ISIS copying 19th century German tactics to wage war on the West: Operatives given a deadline to strike targets… then left to it so ‘lone wolves’ cannot be tied to commanders

Friday, April 1, 2016
By Paul Martin

ISIS is adhering to a style of warfare developed in 19th century Germany
The ‘Auftragstaktik’ strategy gives operatives autonomy and flexibility
They are given a deadline and target, then left alone to carry out the attack
ISIS claims to have used the policy to commit Paris and Brussels atrocities

1 April 2016

Lone wolf jihadis operating in Europe are following a doctrine of 19th century warfare in which they are given a deadline and a target – then sent to attack it by any means necessary.

Invoking the Germany Army’s historical strategy of Auftragstaktik, the policy helps ISIS carry out attacks abroad when its chain of command is restricted by Western intelligence agencies.

This allows operatives hiding in Europe to inflict terror with a large degree of autonomy, while also inhibiting authorities from tracing their chain of command.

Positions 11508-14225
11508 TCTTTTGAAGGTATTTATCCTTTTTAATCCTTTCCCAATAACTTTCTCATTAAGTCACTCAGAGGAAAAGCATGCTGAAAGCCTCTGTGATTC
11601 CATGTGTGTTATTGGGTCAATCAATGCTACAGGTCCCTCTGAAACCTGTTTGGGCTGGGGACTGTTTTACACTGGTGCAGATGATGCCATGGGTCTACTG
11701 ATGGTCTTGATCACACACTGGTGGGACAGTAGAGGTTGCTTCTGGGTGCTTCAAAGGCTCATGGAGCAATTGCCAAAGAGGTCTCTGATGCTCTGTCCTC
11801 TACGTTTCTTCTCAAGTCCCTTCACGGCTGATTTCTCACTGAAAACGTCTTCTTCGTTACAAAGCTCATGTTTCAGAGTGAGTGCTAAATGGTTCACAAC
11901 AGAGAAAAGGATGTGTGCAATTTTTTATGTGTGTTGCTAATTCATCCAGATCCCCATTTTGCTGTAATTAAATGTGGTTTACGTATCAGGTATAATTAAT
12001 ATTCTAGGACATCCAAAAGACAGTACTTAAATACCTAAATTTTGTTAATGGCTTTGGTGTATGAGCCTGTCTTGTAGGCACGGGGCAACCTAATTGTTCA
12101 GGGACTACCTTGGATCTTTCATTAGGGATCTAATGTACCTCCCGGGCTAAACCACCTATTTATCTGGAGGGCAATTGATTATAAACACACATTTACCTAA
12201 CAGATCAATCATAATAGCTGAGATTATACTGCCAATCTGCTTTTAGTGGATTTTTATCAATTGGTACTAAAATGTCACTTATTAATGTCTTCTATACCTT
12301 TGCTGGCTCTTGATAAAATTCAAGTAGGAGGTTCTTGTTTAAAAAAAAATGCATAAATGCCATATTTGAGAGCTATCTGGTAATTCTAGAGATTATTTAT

The bloodthirsty militant group admitted to following the technique in a recent issue of Dar al-Islam, its French-language propaganda magazine.

It was this strategy of warfare that led to the November 13 Paris attacks, in which 130 people died, and the Brussels bombings two weeks ago that killed another 32.

The doctrine was first developed in the early 19th century in Prussia in response to the state’s crushing defeat against Napoleon.

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